, , , , , , , , , , , , , , , , , , , , , , , ,

Charente, France, by Michelle Schwartzbauer

Charente, France, by Michelle Schwartzbauer

The Charente, a ‘département’ in the southwest of France, has a lot to offer the visitor. The countryside is covered with rolling hills, vineyards, and vast fields of sunflowers, through which flows the gentle River Charente, past Angoulême, through Cognac, and down to the sea. Its picturesque small towns and villages are numerous, such as Verneuil sur Charente, Nanteuil, Tusson, Saint-Groux, or Aubeterre sur Dronne, in the south. The Charente has fairytale castles dotted here and there, Romanesque churches, and prehistoric sites. Particularly striking in the region is the white stone used to construct walls, houses, farmyards and monuments. The malleability of this kind of stone has lent itself to the beautiful sculpture which can be seen on the façsdes of its monuments.


Angoulême is the capital city of the Charente, perched high on a promontory. Its quaint old town has pedestrian passages with boutiques and cafés that give onto cobbled streets. Once an important centre for the making of paper, it has now become famous for its annual international comic-strip festival. Interesting features are its comic book and graphic art museum below the old town, as well as its wall art to be found decorating the sides of various buildings of the town.


By visiting Baron Otard’s Cognac distillery, one also visits the château and birthplace, in 1494, of the French King, François I. A guide will conduct you through its vaulted cellars and enumerate the various stages in the production of cognac, ending the visit with a tasting session of a few drops of the golden liquid.

Below the castle flows the River Charente, and a little further along its banks, stands Cognac’s mediaeval gate, with its adjoining towers, once part of the fortified entrance into the town from the old port. In the Middle Ages, Cognac was an important centre for the production and transport of salt, an element as cherished as gold in times gone past, when it was used to preserve food throughout harsh winters. However, the decline of this trade and the arrival of new methods has evolved into Cognac becoming the seat of various well-known cognac distilleries.

La Rochefoucauld

The Château de la Rochefoucauld, quite small by some standards, has been in the possession of the Rochefoucauld family since the tenth century and has been added to little by little over the ages. It now has a splendid Renaissance courtyard as well as a library housing various early books of the works of its illustrious representatives. At the bottom of the castle drive, a small shop makes its own chocolate specialties. Next door is the Restaurant du Château, built on a pleasant site overlooking the River Tardoire. (La Rochefoucauld can be reached by the local TER SNCF train.)

One can also visit the Charente’s vineyards and taste its wines or, if you stay longer, enjoy the villages fêtes: those in April celebrating the sprouting of the first garlic cloves; on June 21st, the music festival held throughout the country in towns and villages alike; and, of course, on July 14th, Bastille Day. Later in the year, buy a bottle of the must of wine, (le moût du vin) ingredient in the first step of wine-making, or drink a glass of Pineau de Charente as an apéritif before reserving a table in a good restaurant, such as that of the Auberge du Chevel Blanc at Luxé.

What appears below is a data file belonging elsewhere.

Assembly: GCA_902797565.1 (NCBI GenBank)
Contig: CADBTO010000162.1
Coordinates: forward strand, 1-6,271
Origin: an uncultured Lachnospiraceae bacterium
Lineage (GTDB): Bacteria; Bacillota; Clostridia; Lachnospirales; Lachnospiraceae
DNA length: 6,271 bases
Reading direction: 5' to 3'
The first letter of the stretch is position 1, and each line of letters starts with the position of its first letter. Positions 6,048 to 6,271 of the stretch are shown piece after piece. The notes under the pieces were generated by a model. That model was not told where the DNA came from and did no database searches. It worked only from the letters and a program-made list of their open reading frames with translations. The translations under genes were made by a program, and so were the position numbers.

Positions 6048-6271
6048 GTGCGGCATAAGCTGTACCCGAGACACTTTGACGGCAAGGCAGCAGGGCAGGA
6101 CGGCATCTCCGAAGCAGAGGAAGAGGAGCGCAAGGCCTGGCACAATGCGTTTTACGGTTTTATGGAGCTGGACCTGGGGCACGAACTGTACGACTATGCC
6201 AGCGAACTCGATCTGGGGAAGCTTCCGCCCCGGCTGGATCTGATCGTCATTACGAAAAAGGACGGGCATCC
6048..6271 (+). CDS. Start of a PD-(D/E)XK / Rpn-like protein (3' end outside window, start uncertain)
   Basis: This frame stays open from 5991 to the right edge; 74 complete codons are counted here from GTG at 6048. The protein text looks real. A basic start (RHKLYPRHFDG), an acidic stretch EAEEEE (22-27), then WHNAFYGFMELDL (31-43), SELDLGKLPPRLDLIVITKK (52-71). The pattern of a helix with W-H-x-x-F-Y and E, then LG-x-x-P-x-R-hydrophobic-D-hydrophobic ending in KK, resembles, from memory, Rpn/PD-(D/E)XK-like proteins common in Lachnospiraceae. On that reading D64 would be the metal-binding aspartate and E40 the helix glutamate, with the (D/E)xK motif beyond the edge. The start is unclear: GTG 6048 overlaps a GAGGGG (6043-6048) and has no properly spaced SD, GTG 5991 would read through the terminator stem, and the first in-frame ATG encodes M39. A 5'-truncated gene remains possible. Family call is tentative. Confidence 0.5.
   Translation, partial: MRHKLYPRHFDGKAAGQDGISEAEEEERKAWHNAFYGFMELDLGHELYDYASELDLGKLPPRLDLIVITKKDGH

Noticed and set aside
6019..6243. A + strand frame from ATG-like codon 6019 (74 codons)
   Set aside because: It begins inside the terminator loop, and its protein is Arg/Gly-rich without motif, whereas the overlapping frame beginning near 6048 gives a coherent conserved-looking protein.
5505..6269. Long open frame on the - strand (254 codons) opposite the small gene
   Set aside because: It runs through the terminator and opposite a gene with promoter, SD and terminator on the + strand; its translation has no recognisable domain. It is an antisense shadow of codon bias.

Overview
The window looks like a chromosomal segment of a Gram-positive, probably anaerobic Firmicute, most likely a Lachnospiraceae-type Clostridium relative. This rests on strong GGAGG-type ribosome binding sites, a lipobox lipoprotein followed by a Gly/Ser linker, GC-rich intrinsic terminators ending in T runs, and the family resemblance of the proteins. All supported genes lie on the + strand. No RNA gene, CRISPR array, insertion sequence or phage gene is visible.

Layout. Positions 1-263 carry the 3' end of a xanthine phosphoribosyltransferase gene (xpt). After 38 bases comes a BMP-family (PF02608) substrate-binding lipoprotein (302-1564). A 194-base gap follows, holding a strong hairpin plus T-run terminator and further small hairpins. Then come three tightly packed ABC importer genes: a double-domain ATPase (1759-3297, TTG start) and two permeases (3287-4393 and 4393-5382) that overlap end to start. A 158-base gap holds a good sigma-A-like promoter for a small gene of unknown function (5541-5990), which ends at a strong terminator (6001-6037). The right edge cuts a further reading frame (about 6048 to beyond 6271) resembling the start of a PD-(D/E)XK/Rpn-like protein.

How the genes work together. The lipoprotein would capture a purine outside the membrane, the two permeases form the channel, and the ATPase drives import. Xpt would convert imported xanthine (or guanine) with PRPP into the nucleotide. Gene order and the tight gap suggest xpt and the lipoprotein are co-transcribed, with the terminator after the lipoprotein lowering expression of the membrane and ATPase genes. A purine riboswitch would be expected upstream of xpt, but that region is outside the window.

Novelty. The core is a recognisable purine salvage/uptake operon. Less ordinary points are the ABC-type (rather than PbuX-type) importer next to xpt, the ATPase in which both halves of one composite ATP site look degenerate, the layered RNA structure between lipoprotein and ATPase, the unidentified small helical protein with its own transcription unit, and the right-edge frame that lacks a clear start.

Anne Pawle, expatriate and world traveler, at the age of 24, left the BBC Drama Department in London to work as an au pair for a French family in the Haute Savoie. She arrived in Paris with her husband in May, 1968, to stay on a friends boat moored on the Seine outside Paris. The May 1968 mini-revolution, a protest of general strikes bringing the country to a virtual standstill, kept them there. Opposite the boat lived a lady who encouraged Anne to come with her to work for an international organization in Paris. She worked for the organization for 30 years, and upon retirement has created a bilingual book of text and drawings called Leisure and Cultural Offerings in Paris, which is available from the publishers Mot-Tech.

You may also enjoy A Woman’s Paris® blog, The Stones of Carnac, by award-winning travel writer and photographer, Catherine Watson. Catherine’s career has taken her around the world three times, to all seven continents and into 115 countries. Writing about the giant stones that linger at this prehistoric site in northwestern France. Giant stones that march in rows across the French landscape, shouldering their way over rises, past houses, through farm fields – a granite army, 3,000 strong.

French Impressions: Anne Pawle’s arrival in Paris during the May 1968 mini-revolution. Anne Pawle, expatriate and world traveler, writing on leaving the land of her birth, together with her husband, to build a life in France.

French White Wines: Sauternes, by Barbara Redmond with Jo-Ann Ross, French Wine Scholar and Certified Specialist of Wine, who share their conversation about which French white wines to pair with foie gras during lunch at a café outside of Boston. Including Jo-Ann’s French white wine selections for French Sauternes Wines: expensive, less expensive, and something different.

A Fairy-tale Weekend in the French Countryside, by Abby Rodgers who writes: “Cars rolled in, guests suited up in white, delicious cuisine, divine choux pastry tower, sparklers, dancing till dawn…”

Text copyright ©2012 Anne Pawle. All rights reserved.
Illustration copyright ©2012 Michelle Schwartzbauer. All rights reserved.
Illustration copyright ©2012 Barbara Redmond. All rights reserved.